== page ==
These issues have also taken centre stage in numerous global forums on internet freedom and the media, separately or together. Among them the Internet Governance Forum, Stockholm Internet Forum, the Human Rights Council, and UNESCO’s World Press Freedom Day events, among others. It is apt to bring some of these discussions to the relevant communities in Southeast Asia and to understand what are the regional or national issues and priorities.
About the conference
The regional conference will target up to 80 people from various groups with a focus on Asia, to discuss these issues through a number of lenses – human rights and ethics among the main ones. It is expected to generate debates and surface perspectives from the region about media and the internet. The conference is part of SEAPA’s goal to have better collaboration with its network partners for the promotion of better legal environments for the media and freedom of expression. We are inviting members of the media, media NGOs/associations, internet rights activists, academics and lawyers from Asia.
- To facilitate discussion among the different stakeholders on freedom of expression and access to information in a common platform
- To identify common threats and challenges in legislations and practices that could restrict practice of freedom of expression
- To critically review the practices of freedom of expression within ASEAN region
- To introduce global standards or fora on media freedom and internet governance to raise public awareness
- To share examples of projects or media products that could promote freedom of expression
- To prompt interest and initiatives for a regional network on internet rights
Dates: 15 to 17 October 2014
Conference Venue: Best Western Premier, Dua Sentral, Kuala Lumpur
Online and offline media: Where’s the real divide?
Why are there tensions between those who occupy the different media spaces? How important is it for people’s access to information for us to define the journalist versus the non-journalist? Are there better ways of describing what’s out there in terms of outlets offering journalism products and are there common causes and values that they share?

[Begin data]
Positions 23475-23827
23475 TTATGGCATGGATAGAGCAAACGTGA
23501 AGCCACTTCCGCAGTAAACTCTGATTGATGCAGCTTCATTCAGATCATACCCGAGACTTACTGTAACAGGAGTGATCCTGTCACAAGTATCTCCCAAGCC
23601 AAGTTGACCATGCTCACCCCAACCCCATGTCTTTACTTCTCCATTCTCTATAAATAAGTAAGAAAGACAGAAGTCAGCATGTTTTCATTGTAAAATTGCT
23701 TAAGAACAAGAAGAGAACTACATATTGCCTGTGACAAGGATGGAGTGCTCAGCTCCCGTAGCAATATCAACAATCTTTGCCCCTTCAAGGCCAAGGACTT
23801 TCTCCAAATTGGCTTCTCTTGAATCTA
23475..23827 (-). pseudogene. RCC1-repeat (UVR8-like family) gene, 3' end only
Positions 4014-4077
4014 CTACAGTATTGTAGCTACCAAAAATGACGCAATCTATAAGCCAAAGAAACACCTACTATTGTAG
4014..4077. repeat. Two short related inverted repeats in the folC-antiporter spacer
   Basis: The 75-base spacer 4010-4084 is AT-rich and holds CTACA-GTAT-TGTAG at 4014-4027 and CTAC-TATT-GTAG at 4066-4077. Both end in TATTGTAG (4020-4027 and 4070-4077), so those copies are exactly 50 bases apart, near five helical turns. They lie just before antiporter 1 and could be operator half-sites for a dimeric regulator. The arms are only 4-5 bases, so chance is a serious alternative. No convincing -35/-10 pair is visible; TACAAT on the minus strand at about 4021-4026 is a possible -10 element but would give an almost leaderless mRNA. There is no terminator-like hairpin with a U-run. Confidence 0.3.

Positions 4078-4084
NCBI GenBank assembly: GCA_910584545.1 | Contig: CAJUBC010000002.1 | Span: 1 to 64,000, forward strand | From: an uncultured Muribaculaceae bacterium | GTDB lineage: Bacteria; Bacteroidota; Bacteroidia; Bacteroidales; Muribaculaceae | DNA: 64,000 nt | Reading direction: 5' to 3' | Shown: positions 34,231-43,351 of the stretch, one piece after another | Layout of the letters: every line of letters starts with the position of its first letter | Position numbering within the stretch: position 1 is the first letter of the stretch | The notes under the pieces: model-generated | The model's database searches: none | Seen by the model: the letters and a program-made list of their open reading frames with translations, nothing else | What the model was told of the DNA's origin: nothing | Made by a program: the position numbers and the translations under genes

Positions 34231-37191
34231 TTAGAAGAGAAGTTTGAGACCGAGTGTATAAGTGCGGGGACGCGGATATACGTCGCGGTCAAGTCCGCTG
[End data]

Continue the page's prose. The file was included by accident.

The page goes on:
Hate speech: Why it is a hot topic these days and what can we do about it
Is it fair to say that the media – both established news media and social media – are fuelling or channeling hate speech? Are we agreed on what constitutes hate speech and are there ways of assessing them? What is the relationship between the political situation and media content that is said to fuel such expression? What standards do the media use when deciding on content that are legitimate criticism, harmful or inciting towards hatred? Should intermediaries and corporations also bear the responsibilities? Why and how?
Laws regulating the internet and media: are they too restrictive?
How focused are cybercrime laws on cybercrimes or are they nets cast wide for crimes of expression as well? Should regulations be enacted for expression, formal and informal communication? How far are laws on data and infrastructure (retention, security etc) potentially affecting media? What is the influence of the ASEAN human rights framework in the area of laws on media and the internet or can there be remedies?
Surveillance and privacy: Why we should be concerned
How have the revelations of mass surveillance by the US- National Security Agency been perceived in SEA? Should we as citizens be concerned? How much privacy are we giving up because of mass surveillance? Who are the main groups targeted by surveillance and how are private corporations involved in the providing for the surveillance technologies? How do these developments impact the work of the media and how can the media raise public awareness of the issues?